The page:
Please, are you trying to tell me that a Realtor(R) provides a service on the same level as a teacher or lawyer? You must be a Realtor(R)!!!! Only a Realtor(R) would think so highly of themselves to compare themselves to a teacher or lawyer or put their picture on EVERY SINGLE piece of marketing that they produce…

RealEstateAgent says:

Re: Re: Re:2 Member Data

Whether you wish to use one is up to you, but very few people truly understand how complex a real estate transaction can be. I certainly did not spend 4+ years to learn the basics of the profession, but it does not make my contribution any less valuable than a lawyer or teacher, or whatever profession you wish to cite.

Rose M. Welch says:

Re: Re: Re:3 Member Data

Wow, where do you live?

Friend of mine became a realtor in a few months while keeping a day job. She even took some of her tests from a home coputer with the darn book open.

Not saying you’re not damn useful, just not going to compare you with anyone with a four-year degree because it would be simeoultaneously arrogant and insulting.

Anonymous Cowherd (profile) says:

Re: Re: Re:2 Member Data

Hey, a relative of mine was a realtor once. Realtors can and often do provide a useful service.

That said, that relative actually had cause to gripe about MLS itself herself. Something about steep access fees and other highway-robbery as I recall. More competition in access to real estate data would be a good thing, if true.

Rose M. Welch says:

Re: Member Data

Then why complain that there was a site that worked for people, where they didn’t have to go to as many as thirty different websites that all work in different ways? They have to choose a realtor eventually anyway don’t they?

My area has a great MLS system, which we used extensively to reseach homes in our area. We made a list of five, and then chose a very reputable realtor. The realtor took us to look at them, helped us make an offer, which was turned down as they accepted a better offer, and then helped us make an offer in our favorite (but more expensive, lol) home, which we then purchased.

Saved us time and frustration, saved the realtor time and frustration, better for everyone…So says me, anyway…

Jim says:

My impression of Real Estate agents

(note: I speak with limited experience).

In the US – real estate agents seem to be very close hold on MLS listings. Even sites that let you search the MLS appear to give stale data. It always appeared to me that they are trying to protect their own jobs by only allowing due paying licensed agents to have true access. I would probably never buy a house without a real estate agent (they do have a lot of insight), but it scares me that they think they have nothing without private access to a dB. If your major benefit to a customer is access to a computer system – then you’re really providing a service that a 5 year old with a good tool could provide.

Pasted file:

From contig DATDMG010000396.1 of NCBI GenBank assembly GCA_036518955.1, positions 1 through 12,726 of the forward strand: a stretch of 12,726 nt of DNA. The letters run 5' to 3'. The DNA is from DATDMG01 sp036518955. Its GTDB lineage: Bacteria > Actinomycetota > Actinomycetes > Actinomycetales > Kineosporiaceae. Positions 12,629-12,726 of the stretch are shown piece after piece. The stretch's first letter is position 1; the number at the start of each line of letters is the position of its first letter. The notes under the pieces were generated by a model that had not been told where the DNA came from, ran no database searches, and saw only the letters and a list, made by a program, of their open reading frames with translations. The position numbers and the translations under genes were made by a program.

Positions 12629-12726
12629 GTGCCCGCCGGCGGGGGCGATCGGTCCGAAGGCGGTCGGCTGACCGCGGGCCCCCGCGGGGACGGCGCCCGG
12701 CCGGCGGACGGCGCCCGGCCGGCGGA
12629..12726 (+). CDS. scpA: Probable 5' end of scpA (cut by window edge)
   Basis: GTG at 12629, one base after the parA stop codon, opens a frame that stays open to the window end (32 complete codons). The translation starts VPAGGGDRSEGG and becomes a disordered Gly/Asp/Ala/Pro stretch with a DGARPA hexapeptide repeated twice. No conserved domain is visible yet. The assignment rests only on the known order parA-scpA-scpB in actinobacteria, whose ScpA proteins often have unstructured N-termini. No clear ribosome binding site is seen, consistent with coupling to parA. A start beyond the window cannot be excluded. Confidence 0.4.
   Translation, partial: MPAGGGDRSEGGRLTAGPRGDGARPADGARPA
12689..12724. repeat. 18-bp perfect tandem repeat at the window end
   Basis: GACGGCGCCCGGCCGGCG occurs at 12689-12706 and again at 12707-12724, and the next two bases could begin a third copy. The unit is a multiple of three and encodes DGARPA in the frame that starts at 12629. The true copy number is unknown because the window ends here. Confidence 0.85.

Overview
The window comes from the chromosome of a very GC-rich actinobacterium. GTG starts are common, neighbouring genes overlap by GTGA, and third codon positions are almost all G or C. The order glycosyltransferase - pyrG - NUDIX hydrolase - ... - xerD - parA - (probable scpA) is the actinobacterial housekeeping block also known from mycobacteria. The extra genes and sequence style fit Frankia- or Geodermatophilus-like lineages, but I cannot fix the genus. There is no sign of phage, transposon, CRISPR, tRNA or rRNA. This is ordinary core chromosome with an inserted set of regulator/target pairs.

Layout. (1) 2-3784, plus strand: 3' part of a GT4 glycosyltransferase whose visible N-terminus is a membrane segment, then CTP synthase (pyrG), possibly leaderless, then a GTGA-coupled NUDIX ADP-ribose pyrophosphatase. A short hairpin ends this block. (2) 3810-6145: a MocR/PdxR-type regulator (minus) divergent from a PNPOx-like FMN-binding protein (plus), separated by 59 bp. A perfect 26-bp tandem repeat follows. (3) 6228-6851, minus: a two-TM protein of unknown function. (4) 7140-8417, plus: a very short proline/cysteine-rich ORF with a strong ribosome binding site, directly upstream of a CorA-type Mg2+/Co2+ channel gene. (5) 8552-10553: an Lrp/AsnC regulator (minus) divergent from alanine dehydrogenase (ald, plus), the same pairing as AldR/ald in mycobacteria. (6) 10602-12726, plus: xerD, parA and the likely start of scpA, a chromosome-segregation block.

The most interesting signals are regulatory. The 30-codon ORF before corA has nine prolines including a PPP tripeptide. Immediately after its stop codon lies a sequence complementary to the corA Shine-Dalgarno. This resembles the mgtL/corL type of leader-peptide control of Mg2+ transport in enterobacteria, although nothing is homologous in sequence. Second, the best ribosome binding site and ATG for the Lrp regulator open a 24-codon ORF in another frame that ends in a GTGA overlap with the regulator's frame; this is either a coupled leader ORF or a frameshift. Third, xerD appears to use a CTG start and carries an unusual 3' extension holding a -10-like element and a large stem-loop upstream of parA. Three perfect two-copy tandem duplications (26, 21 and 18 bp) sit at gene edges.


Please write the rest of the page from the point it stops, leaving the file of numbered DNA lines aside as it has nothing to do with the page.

Anonymous Cowherd (profile) says:

What basis?

What basis did they have for the C&D? The article implies that the site was only linking or embedding the MLS data, not actually making their own copies of it, so there was obviously no copyright infringement. Patent and trade secrecy seem inapplicable. That appears to leave trademark infringement, for which changing the marks or clarifying that they’re not endorsed by MLS seems sufficient remedy without having to shut down.

If the C&D was an essentially empty threat, but it would have been expensive for the small independent site to fight and win a subsequent lawsuit, then ought to be interested in this incident as another abuse of the legal process to get results that aren’t within what the law intends to enable.

There’s also the little matter that, if they were claiming copyright, you cannot copyright mere facts, or compilations of same that have no originality in them. Databases tend to be exactly that — any suggestion that one could copyright the fact that the house at 853 XYZ street is for sale, for instance, seems ludicrous on its face.

Tyler Durden says:

Only part of the story...

What many “doing you a favor by redesigning your content” sites are actually doing is stealing your content and wrapping it in their profit model of sponsorship, lead generation and click through ads. For example, do a search on Yahoo for a college you know by name. One of those links will be “Sponsored by Yahoo”. That means someone is paying to have that ad placed there. It will say something like “Earn a Degree” at and the name of the college you submitted. It will purport to provide you information about that college and will sometimes gather knowledge from webpages to accomplish this. It will even give you a Google Map, population stats, enrollment numbers and Wikipedia references in some cases. Anything out there freely on the web.